This Year's Budget Battle Could Be Bloody

With the long-term outlook worsening, the debate will highlight stark differences in how the parties would attack problems

By Laura D'Andrea Tyson

It's budget season in Washington, and this year's political debate is likely to be especially partisan. It is, after all, an election year, and voter interest is shifting from the war on terrorism to the economy. Since September 11, Democrats and Republicans have cooperated in their support of the President's campaign against terror, but they have clashed over economic policy. And as the long-term budget outlook for the federal government has worsened, so have the prospects for bipartisanship. The political and economic stakes are high. Fundamental economic issues will be at the core of this year's budget debates, and the differences between the parties are large and significant.

According to recent numbers from the nonpartisan Congressional Budget Office (CBO), during the past year the 10-year surplus for the federal government declined by an astonishing $4 trillion. A year ago, both parties vowed to use Social Security surpluses only for Social Security. Now these surpluses must be used to cover deficits in the rest of the federal budget for the next 10 years. A year ago, the CBO predicted the government would pay off the entire federal debt within 10 years. Now the federal debt is slated to climb by $4.2 trillion, requiring an additional $1 trillion in interest payments.

Moreover, these projections are optimistic. They do not include the President's request for an additional $48 billion for the military and homeland security. They do not include a prescription drug program for Medicare, promised by both the President and Congress and a high priority for voters. They do not include funds to cover either the extension of expiring tax credits or relief from the individual alternative minimum tax that threatens to engulf millions of middle-income taxpayers over the next 10 years. And they rest on the smoke-and-mirrors premise that all of the Bush tax cuts will be rescinded in 2010. A more realistic set of assumptions would show that the 10-year budget surplus has already vanished.

What are the policy implications of this remarkable reversal in the nation's fiscal well-being? First, any stimulus package to ensure the economy's recovery over the next 12 months must be small, temporary, and targeted. According to another recent CBO report, the Republican proposals championed by President Bush fail on all counts. The centerpiece of these proposals--accelerating the reduction in marginal income tax rates, scheduled to take effect between 2004 and 2006--would cost $54 billion. Only one-quarter of the resulting tax relief would occur in 2002, however, and all of it would go to the top 30% of income-earners, who are much less likely than middle- and low-income earners to boost spending in response to lower taxes.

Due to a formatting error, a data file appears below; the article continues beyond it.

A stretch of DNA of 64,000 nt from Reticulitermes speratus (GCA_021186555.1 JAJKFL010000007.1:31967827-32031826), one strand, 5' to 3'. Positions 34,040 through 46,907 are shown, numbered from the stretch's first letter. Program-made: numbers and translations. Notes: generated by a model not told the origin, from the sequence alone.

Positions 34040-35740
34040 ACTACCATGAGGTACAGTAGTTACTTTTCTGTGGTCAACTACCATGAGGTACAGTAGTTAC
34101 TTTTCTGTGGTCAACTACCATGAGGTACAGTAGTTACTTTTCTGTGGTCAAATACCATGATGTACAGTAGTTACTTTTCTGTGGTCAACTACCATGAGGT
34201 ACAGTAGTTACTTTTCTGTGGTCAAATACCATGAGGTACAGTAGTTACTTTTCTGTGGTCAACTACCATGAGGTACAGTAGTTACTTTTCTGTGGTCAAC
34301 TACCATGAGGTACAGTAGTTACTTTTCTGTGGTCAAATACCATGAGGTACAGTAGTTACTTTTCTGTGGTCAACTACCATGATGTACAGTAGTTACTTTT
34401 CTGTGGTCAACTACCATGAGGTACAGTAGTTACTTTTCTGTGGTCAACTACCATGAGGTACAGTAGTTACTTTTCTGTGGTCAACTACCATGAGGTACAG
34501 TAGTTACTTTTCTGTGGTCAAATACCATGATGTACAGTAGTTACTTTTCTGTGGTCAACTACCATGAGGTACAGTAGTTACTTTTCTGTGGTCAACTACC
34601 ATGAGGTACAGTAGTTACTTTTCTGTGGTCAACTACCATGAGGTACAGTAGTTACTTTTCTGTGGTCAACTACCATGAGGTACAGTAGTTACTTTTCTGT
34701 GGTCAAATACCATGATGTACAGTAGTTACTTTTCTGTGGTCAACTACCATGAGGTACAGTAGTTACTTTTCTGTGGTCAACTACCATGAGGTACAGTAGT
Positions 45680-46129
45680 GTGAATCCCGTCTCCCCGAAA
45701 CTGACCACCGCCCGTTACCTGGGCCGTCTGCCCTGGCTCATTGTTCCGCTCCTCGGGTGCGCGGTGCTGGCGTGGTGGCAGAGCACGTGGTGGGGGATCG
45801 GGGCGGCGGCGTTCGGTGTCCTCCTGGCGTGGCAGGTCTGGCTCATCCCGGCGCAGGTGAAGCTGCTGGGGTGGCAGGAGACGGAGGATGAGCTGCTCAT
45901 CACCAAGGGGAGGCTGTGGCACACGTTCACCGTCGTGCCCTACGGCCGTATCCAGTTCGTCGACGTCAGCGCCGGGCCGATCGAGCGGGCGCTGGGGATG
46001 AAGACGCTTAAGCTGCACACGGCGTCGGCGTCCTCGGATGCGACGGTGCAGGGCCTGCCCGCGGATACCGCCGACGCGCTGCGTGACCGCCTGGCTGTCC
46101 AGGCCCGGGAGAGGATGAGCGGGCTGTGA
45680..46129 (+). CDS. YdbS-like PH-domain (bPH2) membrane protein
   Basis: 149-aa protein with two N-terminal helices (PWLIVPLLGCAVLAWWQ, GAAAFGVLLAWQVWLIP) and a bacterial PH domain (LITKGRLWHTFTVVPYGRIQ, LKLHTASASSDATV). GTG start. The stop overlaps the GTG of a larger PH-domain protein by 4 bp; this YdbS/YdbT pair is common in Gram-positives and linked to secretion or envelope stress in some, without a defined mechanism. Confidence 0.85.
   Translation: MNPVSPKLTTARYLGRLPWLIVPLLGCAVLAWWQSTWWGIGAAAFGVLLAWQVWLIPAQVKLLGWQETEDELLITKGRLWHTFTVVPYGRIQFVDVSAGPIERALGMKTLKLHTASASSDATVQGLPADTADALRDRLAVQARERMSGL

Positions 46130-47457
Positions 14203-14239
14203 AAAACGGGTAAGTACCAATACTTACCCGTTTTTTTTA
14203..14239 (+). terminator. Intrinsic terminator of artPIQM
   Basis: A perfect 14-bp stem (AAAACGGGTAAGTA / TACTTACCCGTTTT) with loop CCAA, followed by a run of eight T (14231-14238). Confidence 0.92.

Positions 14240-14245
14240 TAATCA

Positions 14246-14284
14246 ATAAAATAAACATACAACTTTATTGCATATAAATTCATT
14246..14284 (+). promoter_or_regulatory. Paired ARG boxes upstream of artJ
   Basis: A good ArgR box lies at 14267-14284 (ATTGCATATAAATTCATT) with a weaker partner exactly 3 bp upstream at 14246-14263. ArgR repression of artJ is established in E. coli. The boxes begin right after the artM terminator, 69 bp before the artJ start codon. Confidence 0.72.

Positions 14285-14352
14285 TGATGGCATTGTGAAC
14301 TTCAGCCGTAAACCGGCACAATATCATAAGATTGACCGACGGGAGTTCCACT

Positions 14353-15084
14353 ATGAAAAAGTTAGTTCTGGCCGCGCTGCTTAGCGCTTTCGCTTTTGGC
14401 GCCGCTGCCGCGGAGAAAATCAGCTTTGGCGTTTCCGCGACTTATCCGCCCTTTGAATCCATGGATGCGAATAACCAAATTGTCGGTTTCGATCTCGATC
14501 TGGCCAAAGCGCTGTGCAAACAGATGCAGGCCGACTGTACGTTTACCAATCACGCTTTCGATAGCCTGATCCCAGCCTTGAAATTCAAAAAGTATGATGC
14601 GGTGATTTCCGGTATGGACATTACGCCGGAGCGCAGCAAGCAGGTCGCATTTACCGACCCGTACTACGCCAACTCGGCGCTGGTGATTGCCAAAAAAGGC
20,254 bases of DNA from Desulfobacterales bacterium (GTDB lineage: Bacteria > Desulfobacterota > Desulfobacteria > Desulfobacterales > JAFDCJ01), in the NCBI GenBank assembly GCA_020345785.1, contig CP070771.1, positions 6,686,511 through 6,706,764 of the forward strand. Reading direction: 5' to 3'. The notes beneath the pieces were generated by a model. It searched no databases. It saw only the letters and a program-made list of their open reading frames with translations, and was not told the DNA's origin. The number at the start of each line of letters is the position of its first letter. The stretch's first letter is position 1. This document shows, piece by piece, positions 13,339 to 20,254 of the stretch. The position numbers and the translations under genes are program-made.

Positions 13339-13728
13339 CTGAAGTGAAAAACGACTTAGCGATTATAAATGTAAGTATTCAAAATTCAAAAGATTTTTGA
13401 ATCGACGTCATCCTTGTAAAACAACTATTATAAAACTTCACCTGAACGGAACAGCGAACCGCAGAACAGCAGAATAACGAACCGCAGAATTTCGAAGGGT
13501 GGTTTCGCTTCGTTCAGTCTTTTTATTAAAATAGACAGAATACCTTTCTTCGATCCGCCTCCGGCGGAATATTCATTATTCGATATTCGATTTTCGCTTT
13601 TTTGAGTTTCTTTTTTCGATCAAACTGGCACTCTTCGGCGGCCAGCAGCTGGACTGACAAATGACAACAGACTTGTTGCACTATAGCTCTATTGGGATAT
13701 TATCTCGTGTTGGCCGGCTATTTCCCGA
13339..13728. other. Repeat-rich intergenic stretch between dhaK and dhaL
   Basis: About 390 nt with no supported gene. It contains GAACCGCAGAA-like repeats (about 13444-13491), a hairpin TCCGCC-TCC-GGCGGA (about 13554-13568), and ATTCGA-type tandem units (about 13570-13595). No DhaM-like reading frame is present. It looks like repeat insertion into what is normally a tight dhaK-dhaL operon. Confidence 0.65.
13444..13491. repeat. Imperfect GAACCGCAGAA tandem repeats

In contrast, the Democratic stimulus package recently proposed by Senator Tom Daschle (D-S.D.) is limited to temporary measures, including a tax rebate for low-income families, an extension of unemployment benefits, and an expanded tax credit for depreciation on new investments. These measures would boost demand this year without deepening the long-run budget deficit.

The disappearance of the 10-year budget surplus means that the Democrats should challenge the Administration to provide not just a one-year but also a long-term budget plan. Congress and the American people have the right to know how President Bush proposes to restore fiscal discipline while enacting his tax cuts, boosting spending on the military, and meeting commitments to a growing number of retirees.

The President might try to deflect Democratic calls for a long-term budget reckoning by emphasizing the huge uncertainties that surround long-run budget projections. He would have a valid point, but not an excuse for inaction. As Federal Reserve Chairman Alan Greenspan advised in his recent congressional testimony, given these uncertainties, the Administration and Congress should devise budgetary rules that make tax cuts and spending contingent on the realization of specified targets for the budget surplus and the federal debt. Greenspan offered the same advice in last year's testimony, but it fell on deaf ears.

A heated partisan battle over budgetary priorities will shed light on the fundamental differences between Democrats and Republicans. Some of these differences revolve around the role of government. Should Social Security be privatized? Should Medicare offer a prescription- drug benefit for all of the elderly, or will a tax credit to purchase private drug coverage suffice? And some of these differences revolve around fairness. Should payroll taxes paid by low- and middle-income Americans be used to finance scheduled tax cuts for the wealthiest 20%, who receive as much in total income as the remaining 80%? Finally, these differences revolve around whether the federal government should pay for its promises or rely on deficit spending with detrimental effects on long-term interest rates and economic growth. These are partisan debates worth having in an election year.

Laura D'Andrea Tyson is dean of London Business School.

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